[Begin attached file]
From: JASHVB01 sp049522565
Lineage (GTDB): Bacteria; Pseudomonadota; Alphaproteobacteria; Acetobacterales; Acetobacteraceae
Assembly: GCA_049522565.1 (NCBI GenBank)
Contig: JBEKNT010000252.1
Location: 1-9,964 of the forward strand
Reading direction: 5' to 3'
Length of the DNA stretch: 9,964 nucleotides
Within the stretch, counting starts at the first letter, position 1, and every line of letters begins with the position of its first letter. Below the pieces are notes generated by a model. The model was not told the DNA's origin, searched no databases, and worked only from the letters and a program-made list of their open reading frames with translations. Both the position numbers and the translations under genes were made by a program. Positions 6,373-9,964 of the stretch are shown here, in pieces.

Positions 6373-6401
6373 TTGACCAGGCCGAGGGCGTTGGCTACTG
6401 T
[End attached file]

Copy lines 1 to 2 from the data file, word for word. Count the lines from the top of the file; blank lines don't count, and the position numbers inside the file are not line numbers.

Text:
From: JASHVB01 sp049522565
Lineage (GTDB): Bacteria; Pseudomonadota; Alphaproteobacteria; Acetobacterales; Acetobacteraceae